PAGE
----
A smart, provocative account of the erotic current running just beneath the surface of a stuffy and stifling Victorian London.
In 1860s London, two loosely overlapping groups of bohemians - the Cannibal Club and the Aesthetes - challenged the buttoned-up Victorian propriety to promote erotic freedom and expression. Sensually attuned and politically radical, they were among the most influential thinkers and artists of the day, from Richard Burton to Dante Gabriel Rossetti and William Morris. These iconoclasts not only navigated the fringes of sexual deviance with their bodies but also carried the pleasures of the body into their work, creating a taboo-loving counterculture whose reverberations can be felt today.
In this stunning and nuanced exposé of the Victorian London we thought we knew, Deborah Lutz takes us beyond the eyebrow-raising practices of these sex rebels, showing us how their work uncovered troubles that ran beneath the surface of the larger social fabric: the struggle for women's emancipation, the dissolution of traditional religions, and the pressing need to expand accepted forms of sexual expression.
If only to find out more about the world of the Pre-Raphaelites this book is well worth reading. The author always takes into account the mentality of the era and refrains from projecting the present mores into her interpretation of the epoch. This is essential in trying to grasp how these people understood their world and how they were also curious about other cultures in distant lands and how they tried to make links about their own world from the anthropological observations they made. Although a lot of the book does concentrate on attitudes of the time to sexuality it also reveals many other preoccupations of the time too. I particularly enjoyed the opening chapter which discusses the Victorian obsession with death and illness and how it inspired artistic creation. It also enabled me to discover more about Swinbourne and Richard Burton the anthropologist and other figures of the time. I would highly reccommend this book. The narrator does have some strange pronunciation lapses at times but this is only a minor quibble and does not take away from the main narration.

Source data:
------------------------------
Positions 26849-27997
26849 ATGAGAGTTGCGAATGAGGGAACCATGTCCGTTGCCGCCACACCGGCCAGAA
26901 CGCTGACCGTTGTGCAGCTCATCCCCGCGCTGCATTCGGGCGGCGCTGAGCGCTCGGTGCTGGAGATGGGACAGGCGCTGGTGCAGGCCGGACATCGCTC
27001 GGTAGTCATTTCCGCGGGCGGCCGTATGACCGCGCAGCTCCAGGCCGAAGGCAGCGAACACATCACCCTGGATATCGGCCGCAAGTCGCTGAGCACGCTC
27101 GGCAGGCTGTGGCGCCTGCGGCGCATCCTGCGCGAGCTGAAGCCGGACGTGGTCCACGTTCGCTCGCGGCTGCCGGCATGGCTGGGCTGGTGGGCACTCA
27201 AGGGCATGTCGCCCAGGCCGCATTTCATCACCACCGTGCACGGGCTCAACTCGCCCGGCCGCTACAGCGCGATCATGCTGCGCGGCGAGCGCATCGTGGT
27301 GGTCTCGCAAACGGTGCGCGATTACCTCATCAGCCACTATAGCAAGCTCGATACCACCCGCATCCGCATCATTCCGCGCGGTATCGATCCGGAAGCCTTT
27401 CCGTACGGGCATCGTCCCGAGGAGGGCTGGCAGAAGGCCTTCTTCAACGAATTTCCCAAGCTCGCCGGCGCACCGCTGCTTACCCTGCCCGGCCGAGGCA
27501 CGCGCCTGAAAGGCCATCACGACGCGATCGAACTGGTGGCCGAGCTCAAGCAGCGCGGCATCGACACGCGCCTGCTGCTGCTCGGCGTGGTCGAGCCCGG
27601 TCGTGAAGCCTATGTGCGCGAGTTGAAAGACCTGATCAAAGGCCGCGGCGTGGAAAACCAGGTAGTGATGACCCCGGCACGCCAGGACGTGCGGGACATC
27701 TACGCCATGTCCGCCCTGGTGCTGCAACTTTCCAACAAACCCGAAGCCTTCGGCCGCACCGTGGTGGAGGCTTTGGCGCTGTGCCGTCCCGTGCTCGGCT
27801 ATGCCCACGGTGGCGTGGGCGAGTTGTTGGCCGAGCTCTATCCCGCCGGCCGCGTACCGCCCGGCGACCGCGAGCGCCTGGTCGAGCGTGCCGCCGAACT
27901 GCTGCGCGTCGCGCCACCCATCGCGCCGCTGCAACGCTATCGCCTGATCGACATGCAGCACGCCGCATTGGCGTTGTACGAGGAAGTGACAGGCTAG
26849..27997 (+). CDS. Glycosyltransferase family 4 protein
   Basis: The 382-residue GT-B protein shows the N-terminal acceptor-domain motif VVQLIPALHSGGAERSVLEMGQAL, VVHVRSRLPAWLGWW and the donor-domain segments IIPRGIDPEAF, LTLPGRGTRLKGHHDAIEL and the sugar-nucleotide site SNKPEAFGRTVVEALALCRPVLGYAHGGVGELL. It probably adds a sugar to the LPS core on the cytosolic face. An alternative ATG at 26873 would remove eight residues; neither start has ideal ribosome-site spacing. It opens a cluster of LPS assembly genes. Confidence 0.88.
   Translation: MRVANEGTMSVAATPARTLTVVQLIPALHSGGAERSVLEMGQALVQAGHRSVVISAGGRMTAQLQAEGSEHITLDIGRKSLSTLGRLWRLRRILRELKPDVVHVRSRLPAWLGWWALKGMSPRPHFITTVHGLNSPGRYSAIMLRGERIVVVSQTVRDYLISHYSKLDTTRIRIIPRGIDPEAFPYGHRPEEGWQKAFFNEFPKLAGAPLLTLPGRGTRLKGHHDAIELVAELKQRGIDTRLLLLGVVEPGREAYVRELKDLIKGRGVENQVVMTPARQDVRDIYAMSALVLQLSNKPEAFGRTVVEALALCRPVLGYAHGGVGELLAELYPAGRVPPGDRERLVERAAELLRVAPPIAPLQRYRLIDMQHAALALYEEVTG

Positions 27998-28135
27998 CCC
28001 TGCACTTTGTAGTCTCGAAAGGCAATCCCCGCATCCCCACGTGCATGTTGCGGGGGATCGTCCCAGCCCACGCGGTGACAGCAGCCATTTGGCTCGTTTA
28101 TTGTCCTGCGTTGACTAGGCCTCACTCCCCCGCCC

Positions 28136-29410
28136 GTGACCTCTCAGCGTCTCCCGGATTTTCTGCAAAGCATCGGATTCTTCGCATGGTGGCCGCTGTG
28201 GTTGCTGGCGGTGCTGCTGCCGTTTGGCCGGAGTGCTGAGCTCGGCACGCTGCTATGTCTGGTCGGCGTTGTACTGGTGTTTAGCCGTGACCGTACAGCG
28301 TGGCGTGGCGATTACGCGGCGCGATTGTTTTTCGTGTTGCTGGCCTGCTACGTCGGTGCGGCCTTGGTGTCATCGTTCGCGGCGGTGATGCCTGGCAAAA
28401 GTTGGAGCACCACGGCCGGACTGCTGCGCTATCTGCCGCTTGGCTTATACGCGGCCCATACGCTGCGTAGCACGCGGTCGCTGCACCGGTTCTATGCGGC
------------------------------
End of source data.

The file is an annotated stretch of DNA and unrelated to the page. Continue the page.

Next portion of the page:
2 of 3 people found this review helpful